At time t10 the cycle starts again, but with the beds reversed. It might be noted that because the second stage B is processing only about 20% of the volume of gas as the first stage A, it can either cycle more slowly, use smaller molecular sieve beds, or a combination of the two.
During the adsorption portion of the cycle as oxygen is adsorbed, the gas in the interstitial voids becomes disproportionately rich in argon. As the bed reaches saturation, the feed stock gas begins to displace the substantially pure argon interstitial gas. Due to diffusion, breakthrough of the feed stock into the secondary product stream is normally not sudden, but is evidenced by an increasing oxygen purity. As the argon-rich gas and the breakthrough feed stock flow to the other bed during the transfer portion of the cycle, the pressure in the saturated bed decreases causing the gas to expand. Thus, the pressure reduction reduces the amount of interstitial gas to be flushed by the substantially pure oxygen from the feedback path. In this manner, the argon and feed stock expulsion is accomplished by a combination of partial depressurization and product purging or flushing. The relative amounts of depressurization and substantially pure oxygen purging can be adjusted either to optimize oxygen purity or to minimize energy expenditure.
Preferably, the low pressure collection tank 110 is large relative to the volume of the beds 90a and 90b to allow the bed to blow down to a low but positive pressure with a minimum of back pressure.
The first stage A passes the primary product and adsorbs the secondary product; whereas, the second stage B adsorbs the primary product and passes the secondary product. The feed stock expulsion of the second stage B is different from the pressure equalization of the first stage A in that the feed stock expulsion prepares the bed contributing the pressure; whereas, the pressure equalization prepares the bed receiving the pressure. Unlike the pressure equalization technique, feed stock expulsion does not normally leave the beds in pressure equilibrium. Preferably, the contributing bed remains at about twice the pressure as the receiving bed. The purpose of the feed stock expulsion is cleansing, not pressurizing. By contrast, the pressure equalization in the first stage A is primarily concerned with efficiency. Pressure equalization minimizes the amount of compressive work that needs to be done by recovering pressure that would otherwise be exhausted. The purpose of feed stock expulsion of the second stage B is product purity. In feed stock expulsion, the primary product gas pushes feed stock out of the top of the bed being purified into the bottom of the other bed.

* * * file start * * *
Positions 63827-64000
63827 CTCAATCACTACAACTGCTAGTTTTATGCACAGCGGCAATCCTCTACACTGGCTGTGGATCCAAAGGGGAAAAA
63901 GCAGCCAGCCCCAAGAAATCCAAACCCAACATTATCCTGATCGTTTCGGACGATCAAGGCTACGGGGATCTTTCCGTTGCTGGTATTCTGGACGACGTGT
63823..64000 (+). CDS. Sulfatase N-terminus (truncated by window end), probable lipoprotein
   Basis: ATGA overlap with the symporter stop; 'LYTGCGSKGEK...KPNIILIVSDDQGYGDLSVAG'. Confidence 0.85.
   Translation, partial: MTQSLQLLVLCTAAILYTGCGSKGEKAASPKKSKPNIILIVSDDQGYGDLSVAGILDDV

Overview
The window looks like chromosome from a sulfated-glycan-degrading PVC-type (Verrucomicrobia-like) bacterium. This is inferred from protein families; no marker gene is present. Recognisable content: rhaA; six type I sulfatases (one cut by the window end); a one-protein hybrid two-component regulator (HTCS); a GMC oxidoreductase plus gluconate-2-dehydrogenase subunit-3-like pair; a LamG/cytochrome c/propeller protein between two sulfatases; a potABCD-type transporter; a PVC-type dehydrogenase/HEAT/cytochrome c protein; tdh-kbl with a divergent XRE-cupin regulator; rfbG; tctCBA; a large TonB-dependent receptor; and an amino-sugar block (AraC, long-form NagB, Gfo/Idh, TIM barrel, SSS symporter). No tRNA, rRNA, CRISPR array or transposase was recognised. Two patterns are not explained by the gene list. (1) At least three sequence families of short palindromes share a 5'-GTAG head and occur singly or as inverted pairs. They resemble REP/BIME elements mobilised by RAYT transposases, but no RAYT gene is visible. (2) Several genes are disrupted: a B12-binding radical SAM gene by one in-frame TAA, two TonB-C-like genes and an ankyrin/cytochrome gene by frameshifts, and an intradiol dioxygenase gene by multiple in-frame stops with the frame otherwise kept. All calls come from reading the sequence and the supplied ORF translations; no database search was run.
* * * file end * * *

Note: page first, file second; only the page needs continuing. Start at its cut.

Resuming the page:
As an alternate embodiment, the feed stock expelled from the first bed of the second stage B need not go to another molecular sieve second bed. Rather, this material may be channeled to a holding tank or vessel until after the oxygen is extracted from the first bed. Material in the holding tank can then be returned to the inlet end of the first tank along with the feed stock at the commencement of the next cycle.
The invention has been described with reference to the preferred embodiments. Obviously, modifications and alterations will occur to others upon reading and understanding the preceding detailed description. It is intended that the invention be construed as including all such alterations and modifications insofar as they come within the scope of the appended claims or the equivalents thereof.
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|U.S. Classification||95/98, 96/113, 95/130, 96/130, 95/117, 95/138, 95/139|
|International Classification||B01D53/04, B01D53/047|
|Cooperative Classification||Y02C10/08, B01D53/047, B01D2253/108, B01D2259/40073, B01D53/053, B01D2253/102, B01D2259/402, B01D2257/102, B01D2259/40052, B01D2256/12|
|May 28, 1991||AS||Assignment|
Owner name: VBM CORPORATION A KY CORPORATION, KENTUCKY
Free format text: ASSIGNMENT OF ASSIGNORS INTEREST.;ASSIGNOR:STANFORD, RAYMOND A.;REEL/FRAME:005722/0420
Effective date: 19910520
Owner name: VBM CORPORATION A KY CORPORATION, KENTUCKY
Free format text: ASSIGNMENT OF ASSIGNORS INTEREST.;ASSIGNOR:JENKINS, CHARLES E.;REEL/FRAME:005722/0417
Effective date: 19910422
|Dec 17, 1992||AS||Assignment|
Owner name: COMMAND (U.S) INC., KENTUCKY
Free format text: ASSIGNMENT OF ASSIGNORS INTEREST.;ASSIGNOR:VBM CORPORATION;REEL/FRAME:006359/0655
Effective date: 19921109
|Jan 11, 1996||FPAY||Fee payment|
Year of fee payment: 4
|Jul 30, 1996||AS||Assignment|
Owner name: OXYTECH, INC., INDIANA
Free format text: ASSIGNMENT OF ASSIGNORS INTEREST;ASSIGNOR:COMMAND (U.S.) INC.;REEL/FRAME:008048/0754
Effective date: 19960627
|Jan 26, 2000||FPAY||Fee payment|
Year of fee payment: 8
|Feb 25, 2004||REMI||Maintenance fee reminder mailed|
|Aug 11, 2004||LAPS||Lapse for failure to pay maintenance fees|
|Oct 5, 2004||FP||Expired due to failure to pay maintenance fee|
Effective date: 20040811